Dr John Cox

PhD, University of Melbourne, 2012; M Soc Sci (International Urban and Environmental Mgt), RMIT, 2006; MA, LaTrobe University 1996; Grad Dip Hum Latrobe 1990; BA (Hons) University of Melbourne, 1990
Research Fellow
ANU College of Asia and the Pacific

Areas of expertise

  • Social And Cultural Anthropology 160104
  • Anthropology Of Development 160101
  • Citizenship 160602
  • Religion And Religious Studies 2204
  • Race And Ethnic Relations 160803
  • Urban And Regional Studies (Excl. Planning) 160404

Research interests

  • Anthropology of finance
  • Ponzi schemes and other types of financial fraud
  • Anthropology of Christianity
  • Urbanisation and the middle class of Melanesia (PNG and Solomon Is)
  • Local representations of the development project
  • Discourses of nation and citizenship
  • Local understandings of and responses to climate change in Kiribati



John Cox has nearly twenty years of experience working in the Pacific Region, initially as a volunteer English Lecturer in Kiribati and subsequently as an NGO program manager and consultant in Solomon Islands and an academic researcher in Papua New Guinea.

John completed his PhD in anthropology at the University of Melbourne in 2012 and was awarded the Australian Anthropological Society's 2012 Prize for Best PhD Thesis. John's thesis was an anthropological study of Papua New Guinea's biggest and longest lived Ponzi scheme. His study brought an innovative ethnographic approach to the study of middle class Papua New Guineans and their changing attitudes to money, Christianity and national development. He is currently reworking the PhD material for publication as a book with Indiana University Press in the Tracking Globalization series.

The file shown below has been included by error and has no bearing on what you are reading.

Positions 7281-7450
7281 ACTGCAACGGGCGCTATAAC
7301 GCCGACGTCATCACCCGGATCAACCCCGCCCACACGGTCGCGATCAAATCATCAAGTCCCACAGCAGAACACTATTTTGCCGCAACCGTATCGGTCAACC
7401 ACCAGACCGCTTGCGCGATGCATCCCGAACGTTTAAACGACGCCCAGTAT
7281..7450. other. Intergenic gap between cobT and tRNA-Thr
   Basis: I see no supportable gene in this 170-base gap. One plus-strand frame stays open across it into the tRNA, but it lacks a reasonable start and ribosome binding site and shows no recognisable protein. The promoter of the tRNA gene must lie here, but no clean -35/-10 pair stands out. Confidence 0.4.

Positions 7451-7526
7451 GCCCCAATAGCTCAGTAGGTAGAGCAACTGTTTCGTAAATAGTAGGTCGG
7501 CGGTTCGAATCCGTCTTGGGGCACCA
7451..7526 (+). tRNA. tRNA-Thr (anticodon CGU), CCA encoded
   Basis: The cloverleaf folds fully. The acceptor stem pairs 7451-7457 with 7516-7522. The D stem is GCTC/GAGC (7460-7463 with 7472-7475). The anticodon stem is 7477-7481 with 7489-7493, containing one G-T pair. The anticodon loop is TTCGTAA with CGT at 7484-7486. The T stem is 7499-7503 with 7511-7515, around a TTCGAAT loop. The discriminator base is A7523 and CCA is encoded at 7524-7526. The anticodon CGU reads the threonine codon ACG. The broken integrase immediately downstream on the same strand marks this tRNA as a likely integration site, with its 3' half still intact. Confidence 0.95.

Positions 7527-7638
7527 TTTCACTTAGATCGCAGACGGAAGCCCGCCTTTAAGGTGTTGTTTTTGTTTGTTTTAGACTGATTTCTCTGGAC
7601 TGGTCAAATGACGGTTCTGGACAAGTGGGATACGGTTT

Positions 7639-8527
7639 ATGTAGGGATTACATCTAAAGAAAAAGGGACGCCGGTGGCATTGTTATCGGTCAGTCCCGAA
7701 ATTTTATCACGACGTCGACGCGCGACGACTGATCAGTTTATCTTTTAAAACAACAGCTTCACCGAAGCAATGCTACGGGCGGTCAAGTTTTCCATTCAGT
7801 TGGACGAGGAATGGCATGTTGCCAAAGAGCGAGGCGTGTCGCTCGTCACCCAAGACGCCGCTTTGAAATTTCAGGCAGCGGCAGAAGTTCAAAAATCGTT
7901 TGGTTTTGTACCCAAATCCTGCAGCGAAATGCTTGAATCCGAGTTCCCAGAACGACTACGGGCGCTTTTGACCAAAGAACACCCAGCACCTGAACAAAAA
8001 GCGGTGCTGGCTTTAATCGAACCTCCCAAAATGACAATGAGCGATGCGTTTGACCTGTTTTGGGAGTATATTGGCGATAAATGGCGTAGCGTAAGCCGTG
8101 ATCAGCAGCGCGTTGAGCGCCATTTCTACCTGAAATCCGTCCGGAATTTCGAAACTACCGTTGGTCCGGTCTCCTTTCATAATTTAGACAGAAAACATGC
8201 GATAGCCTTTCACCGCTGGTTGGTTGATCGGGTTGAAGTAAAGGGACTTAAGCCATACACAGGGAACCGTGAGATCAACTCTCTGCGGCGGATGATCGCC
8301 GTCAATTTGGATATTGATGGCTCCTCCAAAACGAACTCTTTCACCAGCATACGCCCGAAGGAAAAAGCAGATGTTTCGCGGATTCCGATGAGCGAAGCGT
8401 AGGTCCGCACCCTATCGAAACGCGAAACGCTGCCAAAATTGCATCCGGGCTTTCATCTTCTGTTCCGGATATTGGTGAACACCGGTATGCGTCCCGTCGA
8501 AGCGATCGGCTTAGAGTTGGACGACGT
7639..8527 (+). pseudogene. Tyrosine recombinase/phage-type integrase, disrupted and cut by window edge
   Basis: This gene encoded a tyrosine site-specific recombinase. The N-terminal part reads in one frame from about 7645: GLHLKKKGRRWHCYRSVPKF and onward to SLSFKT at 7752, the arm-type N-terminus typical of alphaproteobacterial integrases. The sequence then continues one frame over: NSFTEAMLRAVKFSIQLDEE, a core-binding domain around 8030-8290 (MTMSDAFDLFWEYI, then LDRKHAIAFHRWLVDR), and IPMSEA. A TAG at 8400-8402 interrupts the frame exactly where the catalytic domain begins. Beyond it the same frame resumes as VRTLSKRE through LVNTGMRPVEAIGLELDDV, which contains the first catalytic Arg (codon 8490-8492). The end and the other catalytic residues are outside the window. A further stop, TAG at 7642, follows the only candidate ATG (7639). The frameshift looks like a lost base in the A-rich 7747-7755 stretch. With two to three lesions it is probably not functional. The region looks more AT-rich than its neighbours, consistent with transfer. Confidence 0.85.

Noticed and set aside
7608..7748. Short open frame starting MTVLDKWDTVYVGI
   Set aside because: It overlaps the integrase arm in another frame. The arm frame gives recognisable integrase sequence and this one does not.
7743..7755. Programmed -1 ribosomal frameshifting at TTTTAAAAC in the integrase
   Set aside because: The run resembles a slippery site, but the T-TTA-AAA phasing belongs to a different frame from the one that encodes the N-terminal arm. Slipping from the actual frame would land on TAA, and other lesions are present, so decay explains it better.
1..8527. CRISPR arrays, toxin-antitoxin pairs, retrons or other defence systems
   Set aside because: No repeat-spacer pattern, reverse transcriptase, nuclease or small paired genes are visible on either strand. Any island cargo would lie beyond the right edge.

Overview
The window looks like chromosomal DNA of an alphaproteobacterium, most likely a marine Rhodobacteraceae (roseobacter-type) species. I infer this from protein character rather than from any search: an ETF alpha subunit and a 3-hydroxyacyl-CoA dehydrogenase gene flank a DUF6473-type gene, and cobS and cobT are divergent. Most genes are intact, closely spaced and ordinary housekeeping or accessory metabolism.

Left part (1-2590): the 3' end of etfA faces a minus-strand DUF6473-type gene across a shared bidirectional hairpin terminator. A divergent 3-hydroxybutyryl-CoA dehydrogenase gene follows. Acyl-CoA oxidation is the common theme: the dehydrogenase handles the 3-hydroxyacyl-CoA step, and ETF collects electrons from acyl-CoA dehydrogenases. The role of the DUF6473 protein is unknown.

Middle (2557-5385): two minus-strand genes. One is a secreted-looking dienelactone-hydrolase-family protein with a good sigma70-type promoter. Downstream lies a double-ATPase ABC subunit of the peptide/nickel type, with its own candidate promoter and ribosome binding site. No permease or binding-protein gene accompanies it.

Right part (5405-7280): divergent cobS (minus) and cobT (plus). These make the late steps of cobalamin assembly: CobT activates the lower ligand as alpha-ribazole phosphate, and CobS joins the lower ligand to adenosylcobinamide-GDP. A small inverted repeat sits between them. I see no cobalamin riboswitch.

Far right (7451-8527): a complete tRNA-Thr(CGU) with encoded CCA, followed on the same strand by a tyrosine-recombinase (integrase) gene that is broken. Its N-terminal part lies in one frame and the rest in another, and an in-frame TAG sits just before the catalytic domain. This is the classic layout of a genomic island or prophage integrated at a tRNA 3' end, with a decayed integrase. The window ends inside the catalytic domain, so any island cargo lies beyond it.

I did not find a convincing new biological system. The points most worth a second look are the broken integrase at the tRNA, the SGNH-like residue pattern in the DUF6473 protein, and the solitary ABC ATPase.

Researcher's projects

Fast Money Schemes in Papua New Guinea.

This project is the continuation of my PhD research, which explored changing attitudes to money, Christianity and national development among middle-class Papua New Guineans. I am currently rewriting the thesis as a scholarly monograph to be published by Indiana University Press in their series, Tracking Globalization. 

In other related publications I have also used fast money schemes as a vantage point from which to observe shifts in gender relations (Cox and Macintyre 2014), gambling (Cox forthcoming) and the state and nationhood (Cox 2013). 

Since the completion of my doctoral research, the principal scam that I studied appears to have linked up with international networks of fraudsters and has taken money from unwitting investors in the United States and Australia. Along with my colleague Anthony Regan, I continue to monitor these developments as a Bougainvillean scam goes global.  


Capacity Building: the Twilight of a Buzzword.

This new project adopts an innovative ethnographic approach to the study of development in the Pacific Region. The project will explore local practices and perceptions of development assistance as it is experienced through the rhetoric of 'capacity building'. The project will gather data from development workers in Papua New Guinea, Solomon Islands and Kiribati across various sectors, including health and community development. The focus will be on the middle class workers for development agencies, NGOs and other organisations who are key translators of global development discourses into local and national contexts.


The Moral Middle Class of Melanesia

This is a new collaborative project with other SSGM researchers. We aim to produce new research on the middle classes within the Pacific Region and to interrogate assumptions that the growth of a middle class produces democratic reform and economic growth.

Where middle-class people in Melanesia are often rendered as self-evidently 'elite', we aim to explore their lived experiences of precarity that derive from rising costs of living and shrinking government services.

We are also interested in the urban middle classes of Melanesia as a political constituency. We therefore seek to explore the ways in which middle-class actors identify their interests and values and how they mobilise (or fail to mobilise) politically as members of civil society or as clients within patronage networks.


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Updated:  10 April 2020 / Responsible Officer:  Director (Research Services Division) / Page Contact:  Researchers